Since the start of the new year I have heard about significant management changes at a number of Canadian EMR vendors. The most recent such change is the departure of Healthscreen’s CEO, Justin Belobaba. According to a media release dated March 4th, 2011, Mr. Belobaba has been replaced by Mr. Stewart Davis, Healthscreen’s Chief Operating Officer.
Although few details regarding the reasons for these management changes are publicly available, there are rumours that financial pressures and poor sales results are a contributing factors. As the industry exhausts the early adopter and early mainstream physicians, are they encountering increased difficulties selling their solutions to the more skeptical and demanding late mainstream and laggard physicians? Were provincial government forecasts for physician adoption of EMRs overly optimistic?
According to an article posted on the CTV Toronto website, Health Minister Deb Matthews is quoted as saying:
“We’ve got more physicians with electronic medical records than any other province in the country. We are now a leader when it comes to the adoption of it.”
Hang on just a sec, Minister Matthews. I am huge proponent of the value of EMRs in physician offices and I think that there is a critical role for eHealth Ontario to play in driving use of IT in healthcare. HOWEVER … I think that it is disingenuous to say that Ontario is a leader just because nearly 5,500 doctors have installed an EMR.
To start, according to Canadian Medical Association statistics, only three provinces (QC, QB, and BC) have more than 5,500 doctors and only one province (QC) has more than 5,500 family physicians (the type of physician typically targeted for an EMR). So, the claim that Ontario has more doctors that have adopted an EMR than any other province is a rather hallow victory. What would be more useful is a comparison expressed in terms of a percentage of the doctors in each province. I highly suspect when viewed in this light that Ontario is not the leading province in terms of EMR adoption.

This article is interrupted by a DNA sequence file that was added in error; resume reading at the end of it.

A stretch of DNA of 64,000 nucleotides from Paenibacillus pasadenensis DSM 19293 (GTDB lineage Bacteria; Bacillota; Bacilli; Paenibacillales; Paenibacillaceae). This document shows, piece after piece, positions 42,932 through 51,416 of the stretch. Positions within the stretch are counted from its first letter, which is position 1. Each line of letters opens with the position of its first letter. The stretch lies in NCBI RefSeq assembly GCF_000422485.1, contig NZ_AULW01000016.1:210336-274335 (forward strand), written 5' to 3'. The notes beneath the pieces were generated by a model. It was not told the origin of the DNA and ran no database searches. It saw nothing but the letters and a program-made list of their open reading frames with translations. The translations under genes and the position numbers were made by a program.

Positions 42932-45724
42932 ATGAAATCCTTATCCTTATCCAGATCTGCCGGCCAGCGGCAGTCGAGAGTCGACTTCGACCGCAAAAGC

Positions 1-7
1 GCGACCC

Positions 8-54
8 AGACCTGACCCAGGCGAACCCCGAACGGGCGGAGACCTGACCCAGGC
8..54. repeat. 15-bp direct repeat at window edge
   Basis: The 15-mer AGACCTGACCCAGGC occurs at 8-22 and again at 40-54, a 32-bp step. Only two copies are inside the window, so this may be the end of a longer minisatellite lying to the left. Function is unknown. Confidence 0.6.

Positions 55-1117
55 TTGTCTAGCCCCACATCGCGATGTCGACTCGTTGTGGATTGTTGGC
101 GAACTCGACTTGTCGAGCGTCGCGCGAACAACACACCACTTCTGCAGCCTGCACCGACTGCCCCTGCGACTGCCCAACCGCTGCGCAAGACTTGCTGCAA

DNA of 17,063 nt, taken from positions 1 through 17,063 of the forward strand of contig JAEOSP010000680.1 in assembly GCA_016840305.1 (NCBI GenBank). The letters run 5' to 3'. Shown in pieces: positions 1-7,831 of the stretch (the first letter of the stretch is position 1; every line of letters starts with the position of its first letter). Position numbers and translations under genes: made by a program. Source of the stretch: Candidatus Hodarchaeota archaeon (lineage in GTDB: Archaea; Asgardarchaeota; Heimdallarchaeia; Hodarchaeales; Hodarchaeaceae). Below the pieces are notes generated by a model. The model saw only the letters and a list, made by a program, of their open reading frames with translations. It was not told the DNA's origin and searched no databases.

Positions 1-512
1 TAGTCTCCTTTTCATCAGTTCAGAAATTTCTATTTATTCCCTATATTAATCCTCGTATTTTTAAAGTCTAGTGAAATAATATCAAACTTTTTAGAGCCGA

Another important distinction is “adoption” vs “use”. Just because a physician has installed an EMR doesn’t mean that they are making “meaningful use”. A 2009 Commonwealth Fund study showed that both Canada and the US lagged most other industrialized countries in using many of the EMR functions that offer significant clinical benefits. It would be interesting to know the extent to which the 5,500 doctors who have an installed an EMR are making “meaningful use” of this technology.
As I said earlier in this blog post, I think that Ontario is on the right track with its program to drive EMR adoption and use. Further, I believe that OntarioMD, the group set up within the Ontario Medical Association to implement Ontario’s EMR program, is making good progress and has many good initiatives in place. I just don’t believe that we should ignore or gloss over the facts in pursuit of a good news story.
At the end of August I published a blog post entitled “Meaningful Engagement” in which I explored lessons that might be learned from the US process for defining “meaningful use”. In that blog post I reference an article entitled “Certification of Primary Care Electronic Health Records: Lessons Learned from Canada” written by Dr. Mark Dermer and Dr. Matthew Morgan. Although the article offers insights on the engagement process that led to the definition of meaningful use, its primary purpose is to explore the Canadian EMR certification process. In their assessment of Canadian EMR programs, Drs. Dermer and Morgan assert that “the significant variation in which products are chosen in competitions that use very similar specifications (derived from Infoway’s POSR) calls into question the process by which products are evaluated“. To further illustrate the points made in the article, I analyzed data that I have collected on the Canadian EMR market and offer the following observations for consideration:
- According to Dr. Alan Brookstone from CanadianEMR, there are approximately 35 vendors offering some form of EMR solution to Canadian physicians.
- Nearly all of the 35 EMR vendors are Canadian companies.
- Sixteen or slightly less than half of these vendors have products that have been certified by one or more of the six provincial EMR programs (BC, AB, SK, MB, ON, and NS).
- None of the sixteen certified vendors has products which are certified by all six provincial EMR programs.
- Only one vendor has product which has been certified by four of the six provincial programs.
- The majority (62%) of the 16 vendors whose products have been certified by a provincial program have only been certified by a single program.
Posted in Uncategorized